The 18th century, the 1960s and Anna Wintour

Ophelia-gold-finished-straightPainted silk may be a framed work of textile art hanging on a wall, or a floaty scarf draped across your shoulders, but it might also be an elaborately constructed 18th-century gown such as this beautiful example below. This stunning museum piece has been carefully restored providing quite a challenge for the conservators at London’s Victoria and Albert Museum.

The silk of this sack back gown was woven and painted in China and then shipped to England where it was made into the dress. The silk was painted with paint which sat on the surface of the weave. A process that allowed for free form decoration, but not the colour fastness associated with dyeing as the surface paint could wear away.

Painting with dyes that soaked into the cloth dyeing the silk fibres became possible following the 19th-century Industrial Revolution and the discovery of dyes that could be fixed with steam and not just using dye baths thus allowing for the fixing of dyed patterns printed or painted. Below left, the 1960s George Halley dress has been hand painted with silk dyes, and the painterly silk of Anna Wintour’s dress is dyed even though it looks like painted brushstrokes. I thought it was interesting to see American Vogue’s Editor, Anna Wintour, wearing such a striking and glamorous dress that has a couture appearance yet a definite ‘arty’ feel.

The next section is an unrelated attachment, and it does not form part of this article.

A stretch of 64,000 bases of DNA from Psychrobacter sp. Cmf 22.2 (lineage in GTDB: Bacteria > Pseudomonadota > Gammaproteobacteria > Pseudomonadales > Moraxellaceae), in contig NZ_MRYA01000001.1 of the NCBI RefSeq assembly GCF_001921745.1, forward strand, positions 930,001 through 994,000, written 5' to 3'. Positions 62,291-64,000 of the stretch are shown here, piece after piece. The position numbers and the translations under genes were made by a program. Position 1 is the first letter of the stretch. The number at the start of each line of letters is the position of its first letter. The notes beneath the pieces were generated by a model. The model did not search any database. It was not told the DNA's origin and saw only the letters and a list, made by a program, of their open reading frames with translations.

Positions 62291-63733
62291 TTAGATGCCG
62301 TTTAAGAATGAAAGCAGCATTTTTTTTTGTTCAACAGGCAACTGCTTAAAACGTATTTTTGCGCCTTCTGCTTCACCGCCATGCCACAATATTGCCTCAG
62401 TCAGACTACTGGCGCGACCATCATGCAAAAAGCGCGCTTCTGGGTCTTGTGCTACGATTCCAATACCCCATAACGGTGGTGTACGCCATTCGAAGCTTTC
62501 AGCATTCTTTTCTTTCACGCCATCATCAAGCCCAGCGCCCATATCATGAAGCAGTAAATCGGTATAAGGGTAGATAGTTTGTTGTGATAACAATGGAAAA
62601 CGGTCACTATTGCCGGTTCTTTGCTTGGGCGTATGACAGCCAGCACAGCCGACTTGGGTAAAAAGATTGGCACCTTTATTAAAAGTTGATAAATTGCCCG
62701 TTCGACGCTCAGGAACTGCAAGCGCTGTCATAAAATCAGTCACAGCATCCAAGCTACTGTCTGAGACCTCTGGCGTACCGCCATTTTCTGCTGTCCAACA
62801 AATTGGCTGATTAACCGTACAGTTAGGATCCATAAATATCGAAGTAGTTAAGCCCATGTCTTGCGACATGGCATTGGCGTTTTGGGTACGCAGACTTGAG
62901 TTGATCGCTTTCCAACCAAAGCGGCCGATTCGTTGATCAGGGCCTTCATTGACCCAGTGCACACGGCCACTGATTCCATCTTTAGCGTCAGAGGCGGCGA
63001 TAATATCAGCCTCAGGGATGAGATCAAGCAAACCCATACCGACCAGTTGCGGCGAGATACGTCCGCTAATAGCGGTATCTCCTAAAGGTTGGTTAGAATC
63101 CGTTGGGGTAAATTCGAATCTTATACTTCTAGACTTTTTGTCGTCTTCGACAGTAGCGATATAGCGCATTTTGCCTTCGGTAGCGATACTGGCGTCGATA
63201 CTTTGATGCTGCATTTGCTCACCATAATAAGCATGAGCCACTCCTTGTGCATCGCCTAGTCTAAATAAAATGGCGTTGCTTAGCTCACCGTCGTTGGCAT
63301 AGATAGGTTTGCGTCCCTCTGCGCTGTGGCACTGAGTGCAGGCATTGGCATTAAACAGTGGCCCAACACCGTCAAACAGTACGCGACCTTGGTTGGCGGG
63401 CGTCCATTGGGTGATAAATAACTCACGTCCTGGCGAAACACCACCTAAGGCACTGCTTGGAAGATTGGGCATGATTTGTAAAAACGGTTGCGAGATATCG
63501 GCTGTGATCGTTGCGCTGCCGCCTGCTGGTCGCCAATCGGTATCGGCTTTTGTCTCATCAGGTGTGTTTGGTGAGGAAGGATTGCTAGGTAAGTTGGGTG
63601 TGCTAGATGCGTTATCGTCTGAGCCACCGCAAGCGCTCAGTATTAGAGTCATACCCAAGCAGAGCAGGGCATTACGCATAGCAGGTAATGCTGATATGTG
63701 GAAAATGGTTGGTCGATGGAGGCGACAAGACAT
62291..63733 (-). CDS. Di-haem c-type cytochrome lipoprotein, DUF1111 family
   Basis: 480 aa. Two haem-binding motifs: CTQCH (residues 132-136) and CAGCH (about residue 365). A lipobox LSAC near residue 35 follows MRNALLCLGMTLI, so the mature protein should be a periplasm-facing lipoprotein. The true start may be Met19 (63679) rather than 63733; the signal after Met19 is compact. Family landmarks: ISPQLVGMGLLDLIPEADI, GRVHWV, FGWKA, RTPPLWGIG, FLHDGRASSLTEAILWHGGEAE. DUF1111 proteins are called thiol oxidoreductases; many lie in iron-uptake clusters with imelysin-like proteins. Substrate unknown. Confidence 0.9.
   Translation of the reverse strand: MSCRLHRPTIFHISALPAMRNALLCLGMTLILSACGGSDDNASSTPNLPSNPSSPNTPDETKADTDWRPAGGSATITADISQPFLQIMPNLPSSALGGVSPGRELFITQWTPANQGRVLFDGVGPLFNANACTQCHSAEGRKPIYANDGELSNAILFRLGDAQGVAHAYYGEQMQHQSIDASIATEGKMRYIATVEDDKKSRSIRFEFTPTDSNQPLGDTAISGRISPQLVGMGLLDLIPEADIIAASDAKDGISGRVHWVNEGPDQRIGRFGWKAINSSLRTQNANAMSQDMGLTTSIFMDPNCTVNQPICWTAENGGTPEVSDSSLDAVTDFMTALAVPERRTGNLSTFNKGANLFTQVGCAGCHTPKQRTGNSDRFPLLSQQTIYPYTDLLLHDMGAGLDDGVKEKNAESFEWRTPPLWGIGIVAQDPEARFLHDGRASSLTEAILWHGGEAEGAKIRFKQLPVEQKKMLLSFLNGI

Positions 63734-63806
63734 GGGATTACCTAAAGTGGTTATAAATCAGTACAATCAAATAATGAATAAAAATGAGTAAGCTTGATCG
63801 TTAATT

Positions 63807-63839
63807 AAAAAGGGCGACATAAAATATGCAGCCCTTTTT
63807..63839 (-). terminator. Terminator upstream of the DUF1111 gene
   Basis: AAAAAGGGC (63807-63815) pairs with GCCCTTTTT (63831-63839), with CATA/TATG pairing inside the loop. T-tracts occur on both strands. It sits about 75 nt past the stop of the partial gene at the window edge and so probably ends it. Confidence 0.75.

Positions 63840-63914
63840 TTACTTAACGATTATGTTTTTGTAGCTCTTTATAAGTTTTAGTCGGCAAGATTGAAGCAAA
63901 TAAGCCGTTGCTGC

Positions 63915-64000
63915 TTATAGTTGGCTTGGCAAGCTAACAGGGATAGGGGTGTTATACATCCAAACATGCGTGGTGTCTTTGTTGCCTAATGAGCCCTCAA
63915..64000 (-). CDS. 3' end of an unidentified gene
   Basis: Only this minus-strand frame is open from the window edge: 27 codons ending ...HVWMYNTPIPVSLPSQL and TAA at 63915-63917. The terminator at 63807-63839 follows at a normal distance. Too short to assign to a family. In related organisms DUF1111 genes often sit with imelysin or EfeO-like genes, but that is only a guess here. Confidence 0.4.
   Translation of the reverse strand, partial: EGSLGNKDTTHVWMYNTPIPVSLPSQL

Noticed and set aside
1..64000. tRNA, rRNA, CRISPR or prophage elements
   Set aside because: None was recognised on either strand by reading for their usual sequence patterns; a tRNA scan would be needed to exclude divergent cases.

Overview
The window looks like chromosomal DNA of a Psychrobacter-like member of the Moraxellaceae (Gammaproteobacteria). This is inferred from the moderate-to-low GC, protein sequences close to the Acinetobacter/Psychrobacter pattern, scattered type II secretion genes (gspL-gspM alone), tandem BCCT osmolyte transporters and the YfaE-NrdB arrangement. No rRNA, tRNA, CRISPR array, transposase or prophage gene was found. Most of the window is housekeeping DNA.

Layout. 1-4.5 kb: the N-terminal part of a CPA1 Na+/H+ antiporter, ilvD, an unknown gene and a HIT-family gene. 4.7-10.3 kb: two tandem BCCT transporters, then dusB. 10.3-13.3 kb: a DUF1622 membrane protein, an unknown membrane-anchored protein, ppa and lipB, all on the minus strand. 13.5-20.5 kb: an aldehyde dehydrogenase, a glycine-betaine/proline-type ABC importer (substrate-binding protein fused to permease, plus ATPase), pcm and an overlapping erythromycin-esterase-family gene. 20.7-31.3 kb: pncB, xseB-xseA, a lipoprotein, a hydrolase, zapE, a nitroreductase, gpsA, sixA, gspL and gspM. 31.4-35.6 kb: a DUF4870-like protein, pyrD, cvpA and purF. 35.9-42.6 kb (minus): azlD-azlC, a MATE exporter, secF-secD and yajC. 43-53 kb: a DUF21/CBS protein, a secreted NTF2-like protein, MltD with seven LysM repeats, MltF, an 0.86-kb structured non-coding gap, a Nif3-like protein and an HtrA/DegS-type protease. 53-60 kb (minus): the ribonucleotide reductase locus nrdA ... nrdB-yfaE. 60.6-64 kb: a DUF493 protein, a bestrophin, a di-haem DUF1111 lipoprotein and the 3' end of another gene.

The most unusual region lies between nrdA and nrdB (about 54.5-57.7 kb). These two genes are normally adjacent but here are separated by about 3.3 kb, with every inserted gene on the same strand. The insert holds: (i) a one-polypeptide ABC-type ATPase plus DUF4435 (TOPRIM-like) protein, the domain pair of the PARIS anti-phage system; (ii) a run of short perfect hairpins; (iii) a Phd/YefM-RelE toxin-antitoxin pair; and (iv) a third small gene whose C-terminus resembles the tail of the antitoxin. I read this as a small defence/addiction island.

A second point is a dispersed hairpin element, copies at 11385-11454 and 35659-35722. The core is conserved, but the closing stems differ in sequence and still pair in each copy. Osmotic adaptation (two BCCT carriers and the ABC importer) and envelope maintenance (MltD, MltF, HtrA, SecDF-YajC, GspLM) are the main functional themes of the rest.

I have just finished a commission for painted silk that will be made into a Prom dress. Of course, no photographs allowed until after the event so here are some shots of work in progress and the finished scarves painted with dyes!

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Author: agnesashe

Artisan, blogger and passionate East Anglian working from home.

4 thoughts on “The 18th century, the 1960s and Anna Wintour”

    1. I’m hoping to get some photos of the finished dress later on this year. It’s chiffon with a design quite different from my scarves. I’m excited to see how it makes up.

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